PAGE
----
Elections Canada has just released the official results of 2021 Canadian federal election.
The official voting results present the results of the election in much greater detail than the validated results that were shared immediately after the election. While the results themselves do not change, the official voting results provide more context by combining multiple data sources—including updated data on the number of registered electors, demographic information on candidates and poll-by-poll results—and presenting the data as a complete package, shared in multiple formats.Elections Canada
This detailed CSV files of these results were released on April 7th and include the poll-by-poll tallies of the 338 ridings. Those polls are neighbourhood-sized slices of Canada of under 1000 electors (some neighbourhoods are bigger depending on the geography, of course). There are, by my count, 69997 polling divisions in Canada.
As I do, I stayed up all night to crunch through the data and plot it in map format. This, because I know you prefer not to consume your elections data via spreadsheet.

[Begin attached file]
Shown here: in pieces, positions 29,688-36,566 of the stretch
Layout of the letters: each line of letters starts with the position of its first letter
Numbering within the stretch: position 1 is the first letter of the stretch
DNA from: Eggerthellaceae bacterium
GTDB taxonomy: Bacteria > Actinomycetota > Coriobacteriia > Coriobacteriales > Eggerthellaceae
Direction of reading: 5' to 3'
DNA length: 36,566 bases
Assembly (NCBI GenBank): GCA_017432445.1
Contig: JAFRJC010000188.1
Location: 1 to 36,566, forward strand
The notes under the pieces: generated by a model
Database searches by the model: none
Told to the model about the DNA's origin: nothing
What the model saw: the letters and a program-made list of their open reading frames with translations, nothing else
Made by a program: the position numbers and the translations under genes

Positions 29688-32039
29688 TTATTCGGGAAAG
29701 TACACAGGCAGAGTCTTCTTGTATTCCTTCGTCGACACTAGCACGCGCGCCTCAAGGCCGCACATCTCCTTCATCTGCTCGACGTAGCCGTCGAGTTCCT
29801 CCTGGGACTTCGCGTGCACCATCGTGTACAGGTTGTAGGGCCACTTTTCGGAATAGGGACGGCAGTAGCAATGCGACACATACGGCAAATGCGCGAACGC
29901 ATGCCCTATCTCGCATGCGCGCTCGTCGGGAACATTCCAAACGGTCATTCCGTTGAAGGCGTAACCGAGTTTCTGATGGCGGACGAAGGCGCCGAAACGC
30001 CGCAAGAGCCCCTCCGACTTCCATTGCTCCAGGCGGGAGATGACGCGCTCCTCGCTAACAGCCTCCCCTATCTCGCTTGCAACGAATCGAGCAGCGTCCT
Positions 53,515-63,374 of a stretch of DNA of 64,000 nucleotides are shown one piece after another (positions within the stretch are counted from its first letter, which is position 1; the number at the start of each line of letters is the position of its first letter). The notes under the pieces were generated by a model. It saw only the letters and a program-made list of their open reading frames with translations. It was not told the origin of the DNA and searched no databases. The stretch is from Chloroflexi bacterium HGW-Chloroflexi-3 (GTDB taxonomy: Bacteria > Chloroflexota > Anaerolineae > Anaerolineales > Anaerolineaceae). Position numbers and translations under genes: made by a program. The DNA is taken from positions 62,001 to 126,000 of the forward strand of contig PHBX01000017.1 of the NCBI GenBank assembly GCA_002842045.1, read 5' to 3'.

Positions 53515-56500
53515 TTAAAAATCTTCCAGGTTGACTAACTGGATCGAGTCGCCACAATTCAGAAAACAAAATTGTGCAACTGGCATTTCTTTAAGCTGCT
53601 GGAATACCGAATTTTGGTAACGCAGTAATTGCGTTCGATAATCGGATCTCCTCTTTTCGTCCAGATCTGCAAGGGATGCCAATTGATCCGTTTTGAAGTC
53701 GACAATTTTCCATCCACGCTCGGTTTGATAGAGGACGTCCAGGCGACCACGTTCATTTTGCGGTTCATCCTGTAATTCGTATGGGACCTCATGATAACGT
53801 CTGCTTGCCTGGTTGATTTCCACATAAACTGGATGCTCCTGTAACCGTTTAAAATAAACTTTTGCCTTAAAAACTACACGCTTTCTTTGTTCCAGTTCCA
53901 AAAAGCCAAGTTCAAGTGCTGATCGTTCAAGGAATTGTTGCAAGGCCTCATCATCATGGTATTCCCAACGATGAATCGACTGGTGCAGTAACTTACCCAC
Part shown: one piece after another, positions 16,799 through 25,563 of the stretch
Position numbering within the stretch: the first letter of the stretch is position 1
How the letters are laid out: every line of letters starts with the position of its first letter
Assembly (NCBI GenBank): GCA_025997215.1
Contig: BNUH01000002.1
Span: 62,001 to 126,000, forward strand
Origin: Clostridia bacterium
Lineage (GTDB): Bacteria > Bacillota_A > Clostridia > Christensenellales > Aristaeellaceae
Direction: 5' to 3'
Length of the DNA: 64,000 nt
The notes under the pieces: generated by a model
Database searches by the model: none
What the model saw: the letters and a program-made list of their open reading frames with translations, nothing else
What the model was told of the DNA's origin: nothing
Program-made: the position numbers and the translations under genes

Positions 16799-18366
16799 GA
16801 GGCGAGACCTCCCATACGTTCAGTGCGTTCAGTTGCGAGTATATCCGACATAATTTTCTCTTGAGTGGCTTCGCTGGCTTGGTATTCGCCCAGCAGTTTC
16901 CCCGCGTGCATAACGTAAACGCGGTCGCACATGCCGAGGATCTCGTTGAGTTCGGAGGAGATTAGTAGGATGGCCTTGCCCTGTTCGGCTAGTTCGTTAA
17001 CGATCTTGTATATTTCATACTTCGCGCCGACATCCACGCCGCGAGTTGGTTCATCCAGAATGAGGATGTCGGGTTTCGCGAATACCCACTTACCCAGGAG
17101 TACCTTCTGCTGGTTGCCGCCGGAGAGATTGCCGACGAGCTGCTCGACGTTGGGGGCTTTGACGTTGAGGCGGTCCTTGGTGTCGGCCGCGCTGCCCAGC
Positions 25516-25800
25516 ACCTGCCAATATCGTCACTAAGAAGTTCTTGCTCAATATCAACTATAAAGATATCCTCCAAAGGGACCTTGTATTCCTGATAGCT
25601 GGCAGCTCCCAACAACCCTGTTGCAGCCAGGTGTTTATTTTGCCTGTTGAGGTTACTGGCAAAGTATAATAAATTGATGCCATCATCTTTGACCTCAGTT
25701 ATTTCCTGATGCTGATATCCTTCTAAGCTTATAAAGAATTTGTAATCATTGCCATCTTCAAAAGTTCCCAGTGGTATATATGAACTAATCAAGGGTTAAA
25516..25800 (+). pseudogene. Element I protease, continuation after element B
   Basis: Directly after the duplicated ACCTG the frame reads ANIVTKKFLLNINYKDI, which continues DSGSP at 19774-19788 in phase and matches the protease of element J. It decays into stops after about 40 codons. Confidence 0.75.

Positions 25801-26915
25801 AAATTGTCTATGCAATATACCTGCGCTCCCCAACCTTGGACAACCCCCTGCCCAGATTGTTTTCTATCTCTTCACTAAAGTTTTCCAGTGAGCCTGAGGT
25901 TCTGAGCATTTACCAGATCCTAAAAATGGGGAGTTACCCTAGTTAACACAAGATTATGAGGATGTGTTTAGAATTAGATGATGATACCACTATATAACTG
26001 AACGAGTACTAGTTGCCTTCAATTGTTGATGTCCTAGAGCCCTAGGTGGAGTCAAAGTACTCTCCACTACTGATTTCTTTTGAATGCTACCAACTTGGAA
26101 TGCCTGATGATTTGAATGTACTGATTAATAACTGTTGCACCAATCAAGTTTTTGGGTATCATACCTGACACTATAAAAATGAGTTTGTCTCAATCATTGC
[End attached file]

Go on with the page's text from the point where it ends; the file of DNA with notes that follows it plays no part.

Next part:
You can dive in by starting at the national map and clicking on any riding of your choosing.
It’s still early so I haven’t done too much analysis on these maps yet (please tell me what you discover!)
As we all know, Justin Trudeau was held to a minority government with no significant change in the seats between the Liberals and Conservative parties.
The Liberals chipped away at a few urban centres with the Conservatives picking up strength in eastern Canada.
There were some peculiarities of note. Take Saint Boniface–Saint Vital in Manitoba, for example. I believe they have the distinction of running the most candidates for office in 2021.
Since the last election, I’ve added a couple of features that make the mapping tool more interactive. You can search for riding in the search bar above any map. Clicking the “✨ Related content” button at the top right of the screen will show you ridings near the local map you’re looking at, and you can also view the history of the riding at a glance and navigate through last 8 elections. Even if the riding didn’t exist during a previous election, those nearest to the current mapped view will show up along the timeline.
As always, you can size up a map how you like it and click the download image button. Share these maps on Twitter and Instagram. Print them on a t-shirt and wear them proudly to your next family reunion. You’ll be glad you did!
I hope you enjoy this project as much I as enjoyed making it. If you have any feature requests, just let me know on twitter @stephen_taylor.
If you want to use the maps on your website, I’d appreciate a link back to my site so that more people can discover the project.
Thanks, and happy exploring!
The Stephen Taylor Data Project
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